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  1. #1
    otherwiseordinary lymbzero's Avatar
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    Spoke tension / eyelets pulling out

    Hello,

    I've recently built a wheel.
    The rim is double walled and single eyeleted.
    It is a Kinlin cross country rim.
    I put a lot of torque on the rear wheel everytime I ride.

    I built the wheel with ultra high tension.

    I am beginning to notice the eyelets are starting to pull out of the rim.
    However, there is no cracking.

    Is this normal, the eyelets pulling out a couple millimeteres from the rim?
    Is there anyway to prevent the eyelets from pulling all the way through?
    Should i relieve the tension?
    Or am I bound to be buying a new rim?

    Thanks.

  2. #2
    Bikaholic blamp28's Avatar
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    When you say "I built the wheel with ultra high tension", what does that mean? Rims have tension specifications and if you are well beyond the specified maximum tension, you are asking for trouble. I would buy another rim and consider this a not so costly lesson. If you decide to ride this rim, make sure your health insurance premiums are all paid up.
    Trek Fuel XC MTB, Giant OCR Road Bike, Rans Screamer - Tandem

  3. #3
    otherwiseordinary lymbzero's Avatar
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    When I say I built the wheel with ultra high tension, I mean that I made the spokes really tight.

    I've done this before on a road wheel (ultra tight spokes) and the eyelets are still okay,
    However this wheel, since I ride hard on it, I think is adding to the issue.

    I am guessing eyelets should not come out even a little bit.

  4. #4
    Bikaholic blamp28's Avatar
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    Ok - to clarify my concern and question. When I ask what do you mean by ultra high, I mean what Kgf measurement if you used a tension meter. Most wheels(but certainly not all) behave well with a Kgf of 100 - 120 on the drive side rear with the non drive a bit lower. I do my open pros at 115 and consider that to be my limit. I build off road wheels in the same range for the most part depending on the published specs for the rim.

    My guess is that:
    A. Your "ultra high tension " is to high for the rim and you have a dangerous risk of sudden failure. Probably not as big a deal on the rear as in front but I wouldn't ride it.

    B. Your "ultra high tension " is within range of the spec but however you "put a lot of torque" into the wheel when riding, you are beyond the limits of that rim/assembly and need a tougher wheel like a Rhino Lite.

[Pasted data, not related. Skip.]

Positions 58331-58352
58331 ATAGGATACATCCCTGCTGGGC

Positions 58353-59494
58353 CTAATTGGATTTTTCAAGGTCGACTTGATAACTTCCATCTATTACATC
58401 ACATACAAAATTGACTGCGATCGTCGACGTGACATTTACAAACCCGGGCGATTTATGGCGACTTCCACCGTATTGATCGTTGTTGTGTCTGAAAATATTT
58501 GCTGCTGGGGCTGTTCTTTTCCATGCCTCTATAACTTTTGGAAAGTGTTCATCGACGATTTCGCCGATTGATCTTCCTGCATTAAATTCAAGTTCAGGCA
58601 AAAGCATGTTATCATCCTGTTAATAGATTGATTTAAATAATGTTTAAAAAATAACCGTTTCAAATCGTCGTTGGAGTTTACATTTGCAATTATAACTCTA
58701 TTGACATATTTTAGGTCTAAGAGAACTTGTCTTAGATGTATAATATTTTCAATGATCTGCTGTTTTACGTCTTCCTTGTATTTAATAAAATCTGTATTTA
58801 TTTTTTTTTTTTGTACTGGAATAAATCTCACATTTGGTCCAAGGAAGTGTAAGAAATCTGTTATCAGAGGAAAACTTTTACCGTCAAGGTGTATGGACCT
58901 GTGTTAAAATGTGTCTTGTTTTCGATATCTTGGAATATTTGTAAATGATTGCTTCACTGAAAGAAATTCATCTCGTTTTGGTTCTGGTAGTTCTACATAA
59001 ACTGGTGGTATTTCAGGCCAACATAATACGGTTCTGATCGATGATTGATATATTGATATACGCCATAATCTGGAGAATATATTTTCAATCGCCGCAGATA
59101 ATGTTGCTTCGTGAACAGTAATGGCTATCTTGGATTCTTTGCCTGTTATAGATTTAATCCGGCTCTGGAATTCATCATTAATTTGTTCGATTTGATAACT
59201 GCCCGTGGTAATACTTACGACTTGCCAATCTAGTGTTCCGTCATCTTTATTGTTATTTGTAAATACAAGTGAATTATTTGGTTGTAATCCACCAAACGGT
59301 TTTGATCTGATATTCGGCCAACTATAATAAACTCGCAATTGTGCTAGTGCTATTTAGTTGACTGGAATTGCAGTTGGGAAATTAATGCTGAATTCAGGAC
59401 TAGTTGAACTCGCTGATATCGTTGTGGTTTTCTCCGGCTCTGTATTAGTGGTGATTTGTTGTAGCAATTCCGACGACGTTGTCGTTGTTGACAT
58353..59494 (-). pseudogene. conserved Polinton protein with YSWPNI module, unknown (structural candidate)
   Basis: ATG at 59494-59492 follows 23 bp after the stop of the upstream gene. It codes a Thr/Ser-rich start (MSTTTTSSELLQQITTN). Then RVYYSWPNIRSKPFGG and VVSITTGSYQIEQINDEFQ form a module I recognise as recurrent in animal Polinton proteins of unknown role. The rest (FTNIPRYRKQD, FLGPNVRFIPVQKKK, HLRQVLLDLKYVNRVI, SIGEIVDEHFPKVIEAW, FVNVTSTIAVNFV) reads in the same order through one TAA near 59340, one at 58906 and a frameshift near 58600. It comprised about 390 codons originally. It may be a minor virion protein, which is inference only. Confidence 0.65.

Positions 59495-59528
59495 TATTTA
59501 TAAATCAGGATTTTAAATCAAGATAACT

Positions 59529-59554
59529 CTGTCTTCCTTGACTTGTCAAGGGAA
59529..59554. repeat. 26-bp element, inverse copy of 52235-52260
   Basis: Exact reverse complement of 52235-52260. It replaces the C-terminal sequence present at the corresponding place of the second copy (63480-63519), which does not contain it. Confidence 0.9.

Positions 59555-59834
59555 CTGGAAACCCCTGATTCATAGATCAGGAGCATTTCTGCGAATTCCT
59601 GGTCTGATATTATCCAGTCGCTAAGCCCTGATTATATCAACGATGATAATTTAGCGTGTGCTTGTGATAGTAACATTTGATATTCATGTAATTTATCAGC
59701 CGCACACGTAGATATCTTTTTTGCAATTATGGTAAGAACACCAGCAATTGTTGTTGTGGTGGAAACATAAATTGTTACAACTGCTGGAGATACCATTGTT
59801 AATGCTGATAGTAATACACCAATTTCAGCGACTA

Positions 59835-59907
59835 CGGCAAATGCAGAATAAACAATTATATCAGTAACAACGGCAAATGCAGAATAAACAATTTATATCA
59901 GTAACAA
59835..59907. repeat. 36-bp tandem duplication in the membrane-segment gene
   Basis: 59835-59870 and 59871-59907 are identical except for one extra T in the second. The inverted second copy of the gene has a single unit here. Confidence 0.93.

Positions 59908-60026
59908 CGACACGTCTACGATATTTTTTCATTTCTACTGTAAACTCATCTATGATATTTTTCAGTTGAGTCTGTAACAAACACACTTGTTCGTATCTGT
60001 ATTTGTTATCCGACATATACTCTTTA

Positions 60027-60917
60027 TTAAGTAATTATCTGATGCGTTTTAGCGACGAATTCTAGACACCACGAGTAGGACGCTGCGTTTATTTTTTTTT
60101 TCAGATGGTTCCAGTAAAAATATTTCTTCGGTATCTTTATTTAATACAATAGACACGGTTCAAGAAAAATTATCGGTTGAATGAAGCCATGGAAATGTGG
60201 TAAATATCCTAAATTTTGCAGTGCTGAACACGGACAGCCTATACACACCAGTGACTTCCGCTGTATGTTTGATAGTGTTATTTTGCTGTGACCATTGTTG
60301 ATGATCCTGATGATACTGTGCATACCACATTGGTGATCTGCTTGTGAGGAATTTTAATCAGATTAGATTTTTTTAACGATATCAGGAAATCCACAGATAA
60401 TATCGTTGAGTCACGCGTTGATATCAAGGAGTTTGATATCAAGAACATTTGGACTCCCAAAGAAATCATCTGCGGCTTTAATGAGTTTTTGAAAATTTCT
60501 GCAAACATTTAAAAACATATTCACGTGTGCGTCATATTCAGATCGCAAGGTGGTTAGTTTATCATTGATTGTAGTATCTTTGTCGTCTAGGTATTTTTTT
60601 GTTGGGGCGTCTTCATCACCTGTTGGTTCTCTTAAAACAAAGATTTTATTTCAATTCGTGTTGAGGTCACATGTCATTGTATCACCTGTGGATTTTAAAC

For the record, I weigh in at 225 and put a ton stress on my hardware. I have broken frames, cassettes and chain-rings but never wheels on my MTB. My road wheels are perfect since learning how to build my own. If you are pulling the eyelets out, there is something wrong with the build or you are simply trying to use components that are not up to the job for your particular riding style.

    IMHO
    Trek Fuel XC MTB, Giant OCR Road Bike, Rans Screamer - Tandem

  5. #5
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    lymbzero, there is no way to quantify "ultra high tension" or "really tight".

    rims are rated in kilograms of force (kgF). some rims are rated that you tension the spokes to 100kgF and other to 120 kgF.

    the question is, what tension were the spokes on the kinlin rim and what does the manufacturer state that the rim _requires_ for tension.

    on SOME rims, a few eyelets might not have been crimped fully and can lift off the roof of the rim a bit. this should be too big and issue _UNLESS_ you've set the tension of the spokes too high. if this is the area around the eyelets will soon fail.

    borrow a tensiometer from a local shop and find out what exactly ultra high tension is......we need a number.

  6. #6
    otherwiseordinary lymbzero's Avatar
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    Ah, each rim has its own tension specification!

    I guess in my ignorance I just thought any mountain bike rim could handle equal or more tension than a road wheel.

    There is no good way for me to find out what the specific tension rating of this rim is since Kinlin doesn't have a website, or contacts for that matter.

    As for the tensiometer, I may be able to find one, somewhere.

    The rims are made of Niobium alloy, which (I think) is softer than most aluminum rims.
    I guess the trade off is weight versus strength.

    I will however own up to "simply trying to use components that are not up to the job for your particular riding style."

    I guess next time I'll spend the extra cash on style specific parts. IE, trials / downhill rims.

    I'll ride the wheel until it explodes.

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